It’s no secret that America’s infrastructure is in trouble. Roads, bridges, and tunnels built decades ago are deteriorating as neglect and weather take their toll, and as our economy grows, we must invest in maintaining them or face greater costs down the road. America’s infrastructure is critical to providing jobs today and economic growth into the future. Right now, American workers can spend upwards of 34 hours per year sitting in traffic and, with roads and bridges deteriorating across the country, we need to take action before it’s too late. Civil engineer Reddy Kancharla has some ideas on how to address these challenges.
A century ago, we built the foundations of our transportation networks — roads and canals — that provided a foundation for America to grow into one of the world’s great industrial powers. We’re still reaping the benefits of those investments today, but now we must meet new challenges as a global economic power. In the world of civil engineering, this means understanding the relationship between infrastructure and the economy, where infrastructure needs to be built to support the development, and where it should go. Reddy’s research focuses on building models that use advanced geospatial data analysis techniques to understand how infrastructure, like roads and railways, interacts with the economy.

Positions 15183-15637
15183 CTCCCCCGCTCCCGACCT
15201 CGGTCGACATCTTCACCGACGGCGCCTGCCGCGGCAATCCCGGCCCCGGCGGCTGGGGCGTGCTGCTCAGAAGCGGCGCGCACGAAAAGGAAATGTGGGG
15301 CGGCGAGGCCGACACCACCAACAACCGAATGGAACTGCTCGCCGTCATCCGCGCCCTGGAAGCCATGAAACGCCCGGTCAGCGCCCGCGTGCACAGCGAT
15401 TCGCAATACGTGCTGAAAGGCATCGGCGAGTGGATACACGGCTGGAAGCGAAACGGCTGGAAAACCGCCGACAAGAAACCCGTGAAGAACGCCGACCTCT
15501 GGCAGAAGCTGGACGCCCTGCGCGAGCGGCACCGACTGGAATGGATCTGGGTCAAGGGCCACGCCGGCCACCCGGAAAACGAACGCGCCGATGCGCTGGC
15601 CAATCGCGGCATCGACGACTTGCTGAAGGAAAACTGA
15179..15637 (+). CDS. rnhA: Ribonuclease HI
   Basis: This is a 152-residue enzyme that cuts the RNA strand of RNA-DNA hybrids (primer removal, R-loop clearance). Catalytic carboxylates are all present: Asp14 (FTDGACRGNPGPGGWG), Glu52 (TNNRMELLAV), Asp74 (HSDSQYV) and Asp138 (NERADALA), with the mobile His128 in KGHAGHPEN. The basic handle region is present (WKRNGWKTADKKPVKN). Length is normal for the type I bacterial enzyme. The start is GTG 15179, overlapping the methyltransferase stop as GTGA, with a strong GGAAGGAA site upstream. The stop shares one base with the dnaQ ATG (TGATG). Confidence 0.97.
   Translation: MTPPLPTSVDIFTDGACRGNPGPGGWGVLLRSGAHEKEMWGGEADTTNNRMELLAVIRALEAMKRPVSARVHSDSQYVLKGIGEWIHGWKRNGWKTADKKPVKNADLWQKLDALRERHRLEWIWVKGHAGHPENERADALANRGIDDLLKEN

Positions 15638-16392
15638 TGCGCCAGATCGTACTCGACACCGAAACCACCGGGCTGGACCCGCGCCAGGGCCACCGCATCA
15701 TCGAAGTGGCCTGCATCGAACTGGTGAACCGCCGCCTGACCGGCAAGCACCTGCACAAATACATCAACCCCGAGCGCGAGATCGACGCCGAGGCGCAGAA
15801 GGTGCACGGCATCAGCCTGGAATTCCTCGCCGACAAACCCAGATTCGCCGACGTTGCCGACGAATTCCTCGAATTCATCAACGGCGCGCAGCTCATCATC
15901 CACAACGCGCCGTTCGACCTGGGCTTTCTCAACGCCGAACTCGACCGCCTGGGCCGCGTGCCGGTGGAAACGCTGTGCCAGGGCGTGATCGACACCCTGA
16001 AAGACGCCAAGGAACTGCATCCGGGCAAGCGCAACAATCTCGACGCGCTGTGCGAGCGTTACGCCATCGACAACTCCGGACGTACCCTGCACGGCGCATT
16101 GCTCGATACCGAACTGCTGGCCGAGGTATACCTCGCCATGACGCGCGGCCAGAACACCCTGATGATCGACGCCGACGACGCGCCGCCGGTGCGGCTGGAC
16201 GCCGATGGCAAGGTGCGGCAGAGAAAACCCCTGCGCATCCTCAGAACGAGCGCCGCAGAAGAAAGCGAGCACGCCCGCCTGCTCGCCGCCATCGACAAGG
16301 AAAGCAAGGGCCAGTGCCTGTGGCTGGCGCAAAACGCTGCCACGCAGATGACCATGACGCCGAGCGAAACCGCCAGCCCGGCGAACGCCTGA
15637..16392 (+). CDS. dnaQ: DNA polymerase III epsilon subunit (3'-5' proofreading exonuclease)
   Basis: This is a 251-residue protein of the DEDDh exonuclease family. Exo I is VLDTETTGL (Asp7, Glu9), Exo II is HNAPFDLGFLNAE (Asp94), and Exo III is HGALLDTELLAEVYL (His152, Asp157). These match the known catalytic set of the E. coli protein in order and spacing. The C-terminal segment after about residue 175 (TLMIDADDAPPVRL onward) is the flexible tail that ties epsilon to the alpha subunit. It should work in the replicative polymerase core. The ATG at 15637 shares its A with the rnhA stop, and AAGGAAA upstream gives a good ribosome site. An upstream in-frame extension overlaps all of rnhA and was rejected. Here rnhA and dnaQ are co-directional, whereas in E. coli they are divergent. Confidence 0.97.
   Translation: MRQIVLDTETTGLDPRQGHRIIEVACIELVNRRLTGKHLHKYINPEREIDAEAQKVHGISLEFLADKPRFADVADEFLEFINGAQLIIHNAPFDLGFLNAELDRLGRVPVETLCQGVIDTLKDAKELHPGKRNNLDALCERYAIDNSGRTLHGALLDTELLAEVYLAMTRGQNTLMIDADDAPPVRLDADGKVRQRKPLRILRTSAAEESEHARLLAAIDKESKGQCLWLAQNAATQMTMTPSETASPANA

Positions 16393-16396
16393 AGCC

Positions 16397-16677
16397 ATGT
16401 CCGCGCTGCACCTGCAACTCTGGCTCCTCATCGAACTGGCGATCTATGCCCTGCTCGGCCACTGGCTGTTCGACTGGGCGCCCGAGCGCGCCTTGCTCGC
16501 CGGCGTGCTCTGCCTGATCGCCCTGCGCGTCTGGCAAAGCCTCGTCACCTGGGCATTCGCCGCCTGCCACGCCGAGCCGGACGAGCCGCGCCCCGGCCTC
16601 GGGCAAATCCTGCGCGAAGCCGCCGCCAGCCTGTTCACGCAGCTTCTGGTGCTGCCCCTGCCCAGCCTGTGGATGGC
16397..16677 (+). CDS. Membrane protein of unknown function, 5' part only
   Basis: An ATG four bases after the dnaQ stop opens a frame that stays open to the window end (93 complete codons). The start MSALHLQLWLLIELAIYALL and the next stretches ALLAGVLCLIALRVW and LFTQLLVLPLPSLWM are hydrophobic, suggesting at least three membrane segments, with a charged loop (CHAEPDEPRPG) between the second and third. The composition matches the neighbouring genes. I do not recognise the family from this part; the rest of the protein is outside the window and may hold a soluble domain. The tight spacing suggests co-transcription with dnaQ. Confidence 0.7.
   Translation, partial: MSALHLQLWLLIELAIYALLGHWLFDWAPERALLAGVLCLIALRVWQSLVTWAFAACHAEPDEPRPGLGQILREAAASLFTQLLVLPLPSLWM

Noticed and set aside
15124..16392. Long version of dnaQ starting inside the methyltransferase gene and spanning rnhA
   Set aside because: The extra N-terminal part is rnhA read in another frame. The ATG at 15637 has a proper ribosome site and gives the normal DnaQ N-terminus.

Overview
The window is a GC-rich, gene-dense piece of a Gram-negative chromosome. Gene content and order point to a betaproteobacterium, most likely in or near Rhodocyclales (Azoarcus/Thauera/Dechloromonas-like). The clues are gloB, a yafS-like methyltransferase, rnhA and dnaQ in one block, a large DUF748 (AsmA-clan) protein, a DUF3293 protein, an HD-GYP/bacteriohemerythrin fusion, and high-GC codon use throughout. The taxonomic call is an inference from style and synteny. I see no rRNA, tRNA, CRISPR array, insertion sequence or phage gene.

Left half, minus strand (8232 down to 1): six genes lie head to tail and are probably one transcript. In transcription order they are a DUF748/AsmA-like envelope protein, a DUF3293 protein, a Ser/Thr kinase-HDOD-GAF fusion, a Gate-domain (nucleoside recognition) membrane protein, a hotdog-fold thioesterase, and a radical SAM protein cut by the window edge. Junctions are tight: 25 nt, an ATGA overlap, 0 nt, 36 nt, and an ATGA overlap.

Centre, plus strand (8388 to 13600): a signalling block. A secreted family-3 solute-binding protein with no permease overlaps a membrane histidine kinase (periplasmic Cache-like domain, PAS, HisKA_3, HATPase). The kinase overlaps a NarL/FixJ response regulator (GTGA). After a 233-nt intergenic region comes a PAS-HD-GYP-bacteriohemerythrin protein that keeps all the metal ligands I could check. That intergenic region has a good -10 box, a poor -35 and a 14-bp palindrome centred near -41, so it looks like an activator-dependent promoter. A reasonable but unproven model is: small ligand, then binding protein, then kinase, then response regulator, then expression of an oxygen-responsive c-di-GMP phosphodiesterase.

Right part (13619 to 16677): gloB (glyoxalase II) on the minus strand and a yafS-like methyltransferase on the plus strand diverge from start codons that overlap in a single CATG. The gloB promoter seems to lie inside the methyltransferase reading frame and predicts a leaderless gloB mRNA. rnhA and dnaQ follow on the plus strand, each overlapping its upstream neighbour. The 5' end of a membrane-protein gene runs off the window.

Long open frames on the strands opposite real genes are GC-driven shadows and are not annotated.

Now more than ever, we need to understand how our transportation systems are changing. While technology can help us identify problems on our roads before they develop, there’s some evidence that drivers’ expanding use of multiple devices is taking a toll on road safety. As President Obama said in 2012, America’s infrastructure is getting older, and we need to take action before it’s too late. Reddy’s research will only continue to become more important as we build a smarter transportation network that will meet the challenges of tomorrow.
Yet another hurdle faced by the transportation industry is that of traffic congestion. As our economy has grown, so too have the number of vehicles on our roads and highways, which leads to backups at intersections and increases travel times for drivers. To avoid these delays, new roads are built, but they too get clogged with vehicles. What might work better is to reduce single-occupant vehicle use and instead invest in more public transportation. That means giving people more options to get around and spread out the demand on existing road networks.
A new idea is emerging: we should prioritize our transportation investments based on how they encourage economic development. Our roads and bridges are critical for commercial activity, as well as for transporting goods domestically and internationally. So rather than building new roads, we should instead focus on maintaining the ones we have and investing in ways to get more cars on existing roadways.
Our nation’s transportation networks were a major factor in economic growth and development in the last century. Civil engineers are working to help us understand how this will play out in the future while also helping to build a smarter transportation network.